A linear park system connecting and revitalizing neighborhoods

Created on abandoned land once intended for a highway, the Radial Reuse Project is a four-mile linear park that revitalized neighborhoods in Lincoln, Nebraska. Completed in 1992, the project includes 75 acres assembled by the city over three decades for a proposed highway that was never built. The parkway provides needed recreation and open space and has sparked residential and business reinvestment in three of Lincoln’s older inner city neighborhoods.

Lincoln’s ‘Radial Reuse’ project corrects a monumental blunder by city hall through the transformation of a four-mile corridor and offers a powerful lesson in learning how to think and act anew.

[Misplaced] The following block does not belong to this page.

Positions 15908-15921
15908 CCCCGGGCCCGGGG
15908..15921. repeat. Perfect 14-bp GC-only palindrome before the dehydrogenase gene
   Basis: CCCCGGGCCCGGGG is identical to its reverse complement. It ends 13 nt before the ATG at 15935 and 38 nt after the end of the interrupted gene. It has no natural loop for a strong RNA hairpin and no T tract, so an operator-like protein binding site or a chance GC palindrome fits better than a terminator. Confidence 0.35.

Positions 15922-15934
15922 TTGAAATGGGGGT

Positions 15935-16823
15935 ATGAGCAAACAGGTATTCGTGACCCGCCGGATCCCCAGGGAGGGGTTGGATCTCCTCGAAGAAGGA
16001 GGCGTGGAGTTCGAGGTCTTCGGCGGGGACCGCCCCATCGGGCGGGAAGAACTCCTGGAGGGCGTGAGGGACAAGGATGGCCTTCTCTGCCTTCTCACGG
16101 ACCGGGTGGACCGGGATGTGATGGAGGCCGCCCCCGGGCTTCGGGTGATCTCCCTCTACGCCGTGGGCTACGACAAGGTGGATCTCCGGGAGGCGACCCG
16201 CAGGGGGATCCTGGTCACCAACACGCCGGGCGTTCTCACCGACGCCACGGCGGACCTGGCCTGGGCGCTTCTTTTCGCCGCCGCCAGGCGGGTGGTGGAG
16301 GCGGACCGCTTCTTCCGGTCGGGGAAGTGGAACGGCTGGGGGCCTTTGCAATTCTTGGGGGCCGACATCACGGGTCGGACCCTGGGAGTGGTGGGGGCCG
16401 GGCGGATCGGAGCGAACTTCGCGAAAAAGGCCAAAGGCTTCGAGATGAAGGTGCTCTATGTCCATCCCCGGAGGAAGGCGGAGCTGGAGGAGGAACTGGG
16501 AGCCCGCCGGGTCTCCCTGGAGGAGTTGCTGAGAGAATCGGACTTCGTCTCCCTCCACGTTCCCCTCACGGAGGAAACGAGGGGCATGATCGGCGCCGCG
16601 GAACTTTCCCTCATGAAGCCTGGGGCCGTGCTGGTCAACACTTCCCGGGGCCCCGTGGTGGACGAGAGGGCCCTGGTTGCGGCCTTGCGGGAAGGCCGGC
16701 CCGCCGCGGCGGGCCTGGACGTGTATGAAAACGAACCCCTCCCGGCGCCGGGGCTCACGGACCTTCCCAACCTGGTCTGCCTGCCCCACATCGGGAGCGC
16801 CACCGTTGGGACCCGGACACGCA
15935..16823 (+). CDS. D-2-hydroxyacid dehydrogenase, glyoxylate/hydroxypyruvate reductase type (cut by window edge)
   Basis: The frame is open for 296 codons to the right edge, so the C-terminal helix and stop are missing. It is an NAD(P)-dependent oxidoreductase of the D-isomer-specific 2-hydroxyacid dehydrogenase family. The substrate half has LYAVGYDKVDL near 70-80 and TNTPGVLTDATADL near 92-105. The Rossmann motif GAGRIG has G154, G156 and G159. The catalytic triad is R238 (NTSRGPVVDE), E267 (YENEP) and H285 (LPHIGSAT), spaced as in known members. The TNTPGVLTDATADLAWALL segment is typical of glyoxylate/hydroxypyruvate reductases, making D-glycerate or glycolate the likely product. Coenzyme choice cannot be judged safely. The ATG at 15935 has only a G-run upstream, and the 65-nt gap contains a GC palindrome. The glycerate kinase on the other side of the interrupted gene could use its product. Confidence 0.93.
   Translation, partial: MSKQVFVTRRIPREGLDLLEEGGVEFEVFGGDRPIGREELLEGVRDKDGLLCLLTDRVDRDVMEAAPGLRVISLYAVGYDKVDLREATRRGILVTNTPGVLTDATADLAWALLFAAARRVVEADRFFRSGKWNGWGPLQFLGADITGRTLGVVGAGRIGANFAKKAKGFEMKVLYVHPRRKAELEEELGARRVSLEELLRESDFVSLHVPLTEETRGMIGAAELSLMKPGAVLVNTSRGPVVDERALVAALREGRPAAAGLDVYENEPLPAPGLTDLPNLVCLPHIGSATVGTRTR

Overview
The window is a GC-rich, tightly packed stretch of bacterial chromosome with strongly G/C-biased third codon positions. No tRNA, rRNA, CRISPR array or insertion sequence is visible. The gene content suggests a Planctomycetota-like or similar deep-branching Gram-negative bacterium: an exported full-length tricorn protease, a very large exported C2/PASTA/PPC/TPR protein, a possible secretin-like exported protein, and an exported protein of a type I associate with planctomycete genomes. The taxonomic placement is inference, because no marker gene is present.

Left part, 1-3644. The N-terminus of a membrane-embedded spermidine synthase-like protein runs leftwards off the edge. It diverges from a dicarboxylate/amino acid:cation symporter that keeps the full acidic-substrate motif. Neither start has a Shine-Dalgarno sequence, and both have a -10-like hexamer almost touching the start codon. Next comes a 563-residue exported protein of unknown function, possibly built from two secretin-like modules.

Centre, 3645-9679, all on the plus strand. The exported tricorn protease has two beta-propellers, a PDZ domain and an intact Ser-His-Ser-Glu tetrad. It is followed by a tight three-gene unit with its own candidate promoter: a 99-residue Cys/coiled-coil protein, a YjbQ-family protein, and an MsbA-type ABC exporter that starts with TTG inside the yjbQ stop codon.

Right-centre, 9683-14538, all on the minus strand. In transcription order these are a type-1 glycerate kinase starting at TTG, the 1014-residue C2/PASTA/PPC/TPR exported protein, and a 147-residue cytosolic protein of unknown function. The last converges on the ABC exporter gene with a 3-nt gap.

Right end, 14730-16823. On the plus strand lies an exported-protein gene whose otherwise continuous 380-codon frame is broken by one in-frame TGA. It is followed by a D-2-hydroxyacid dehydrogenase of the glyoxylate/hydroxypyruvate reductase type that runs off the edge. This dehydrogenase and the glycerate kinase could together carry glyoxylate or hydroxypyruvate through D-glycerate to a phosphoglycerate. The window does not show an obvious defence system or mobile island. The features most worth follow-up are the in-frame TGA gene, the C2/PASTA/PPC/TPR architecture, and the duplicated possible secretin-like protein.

1989 Selection Committee

After the highway was voted down in 1981, a citizen advisory board known as the Radial Reuse Task Force was formed to develop a plan to repurpose the vacant land. They proposed a new linear park with a bike and walking path that would revitalize adjacent neighborhoods and improve public infrastructure, stimulate private investment, and increase home ownership opportunities for low- and moderate-income families. The project attracted more than $6.4 million in public funding and $17 million in private investment for the park and adjoining neighborhoods as well as programs to foster home ownership and improvement in low- and moderate-income communities.